Arrigo Tivoli Fiorini Fake?


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Hi! I am new to this forum and thought I would get some insight on a cello! I bought this cello maybe  a 1.5 years ago from a man who had it in his attic for a while, does not remember how it was acquired or that he even had it in his attic. It did not come with a case and was in very bad condition (my guess due to extreme temperatures in attic). The varnish is completely gone, there are cracks on the front of the cello, roughed up sides, scratches all over, and the seams on the side & where the neck meets the base were open, etc. Clearly this cello was not cared for at all, additionally, someone had "defiled" & engraved a name on the back of the cello and a number (why that was done, I do not know). I had some repairs done but not all due to time. I changed the pegs, tailpiece, and bridge ( bridge in photo is just temporary until I get one made for this cello) Inside the cello, there is a label that reads "ARRIGO TIVOLI FIORINI ALLIEVO E NIPOTE DI GIUSEPPE FIORINI FECE in SAN REMO anno 1961"  

However, reading previous posts, the writing on the label seems to be a bit blurry, almost as if it was written with a sharpie, which makes me doubt that this is an authentic ATF cello. I tried to google this maker but not much came up except for a few verified auctioned violas, violins and one cello, all made within a 1920-1965 span.  I have included a lot pictures and would love to know what you guys think! Even if it isn't original, could it still be Italian? If not, I would appreciate if you guys could help me figure out the origins of where this cello was made based on design of the cello or type of wood used! Thanks! 

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41 minutes ago, glebert said:

I wonder if the scrawl on the back indicates it was used in a public school. Normally I would expect that to be done a bit neater, but it does look like F'Dale Pub (Ferndale Public?), and maybe it was cello #24. 

I am not sure, the man who sold me the cello is from Farmingdale, so maybe it's something to do with the town/city he lives in? I wonder if this is a practice of public schools or schools in general to carve on the back of the cello? Doesn't seem right to me, but who am I to judge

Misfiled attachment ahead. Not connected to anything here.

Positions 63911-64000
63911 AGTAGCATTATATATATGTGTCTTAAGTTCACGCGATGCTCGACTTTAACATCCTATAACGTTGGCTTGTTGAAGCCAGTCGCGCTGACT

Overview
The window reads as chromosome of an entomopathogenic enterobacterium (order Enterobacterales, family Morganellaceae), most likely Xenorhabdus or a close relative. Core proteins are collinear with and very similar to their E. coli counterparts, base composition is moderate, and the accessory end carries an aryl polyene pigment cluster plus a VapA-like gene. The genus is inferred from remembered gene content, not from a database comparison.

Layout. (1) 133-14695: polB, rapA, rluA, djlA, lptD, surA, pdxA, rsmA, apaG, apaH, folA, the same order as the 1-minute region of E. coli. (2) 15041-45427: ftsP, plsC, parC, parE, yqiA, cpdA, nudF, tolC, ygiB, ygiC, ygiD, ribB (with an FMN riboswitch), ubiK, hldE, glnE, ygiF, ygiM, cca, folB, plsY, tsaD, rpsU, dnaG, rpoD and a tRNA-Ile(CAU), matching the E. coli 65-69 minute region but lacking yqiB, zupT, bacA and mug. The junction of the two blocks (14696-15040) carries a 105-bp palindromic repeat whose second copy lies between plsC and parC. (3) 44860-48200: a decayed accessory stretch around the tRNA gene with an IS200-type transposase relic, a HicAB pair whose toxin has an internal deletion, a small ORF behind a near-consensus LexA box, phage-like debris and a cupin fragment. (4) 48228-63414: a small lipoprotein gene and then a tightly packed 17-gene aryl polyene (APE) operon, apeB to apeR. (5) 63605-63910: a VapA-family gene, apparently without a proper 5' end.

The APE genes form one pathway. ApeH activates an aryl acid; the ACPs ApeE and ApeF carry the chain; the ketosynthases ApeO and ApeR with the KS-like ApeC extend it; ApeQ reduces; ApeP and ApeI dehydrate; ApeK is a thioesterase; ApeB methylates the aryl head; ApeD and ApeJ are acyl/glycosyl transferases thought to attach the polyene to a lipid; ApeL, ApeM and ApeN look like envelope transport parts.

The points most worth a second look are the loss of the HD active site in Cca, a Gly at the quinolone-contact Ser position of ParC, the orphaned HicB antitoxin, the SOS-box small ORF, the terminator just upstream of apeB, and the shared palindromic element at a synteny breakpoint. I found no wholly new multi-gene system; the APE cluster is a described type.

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28 minutes ago, Bill Merkel said:

Frackdale, North Dakota

 

P.S. Op, what makes you think the varnish is gone?

I'm not sure if I'm using the correct word, but the there is no gloss/a protectant layer on most of the cello (not sure if varnish is the right word for this). The cello scratches very very easily, just an accidental brush of a fingernail against the wood will create a very noticeable scratch. Also, there are some small parts of the cello that seem to have the original varnish because it has a bit of a gloss to it. Maybe the heat/extreme temperatures in the attic caused it?

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12 hours ago, pennygirl78 said:

I am not sure, the man who sold me the cello is from Farmingdale, so maybe it's something to do with the town/city he lives in? I wonder if this is a practice of public schools or schools in general to carve on the back of the cello? Doesn't seem right to me, but who am I to judge

I've seen a number of cellos that had something scratched in to indicate the school system and an inventory number, but as I said usually they are done more neatly and inconspicously. 

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Some kid likely scratched it in.  Maybe they were giving a concert and the conductor told everyone to watch to make sure stuff wasn't stolen and this was the kid's idea of security...or possibly just graffiti during a boring class...

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1 hour ago, Rue said:

Why is the bridge black? Was that a "thing" at one point, or the result of a bored student during detention?

This bridge was a gift from an amateur lutheir friend who carved the bridge and dyed it; the black color/ "paint" is made from chinese inkstick and soot. It's a temporary bridge that I put on until I get one fitted for the cello. 

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Way back when, about 1974 I guess, I discovered that the corner of the button of my bow was sharp, and one Friday afternoon I engraved my name in the varnish of my cello.

On Monday afternoon, I got in trouble for this bit of artistry, and to this day I wonder how Mrs. Turet  knew it was me.

I have often wondered about that cello.

In retrospect I realize it was a very solid, very respectable good quality wooden cello, and that’s what yours looks like as well. Very straightforward factory instrument with some years on it. I actually expect that once it is set up it will sound very acceptable and at least In my area, despite the graffiti, it would sell for more than enough to make up for the cost of restoration. Did it come with a bow? If so photographs of that would be welcome.

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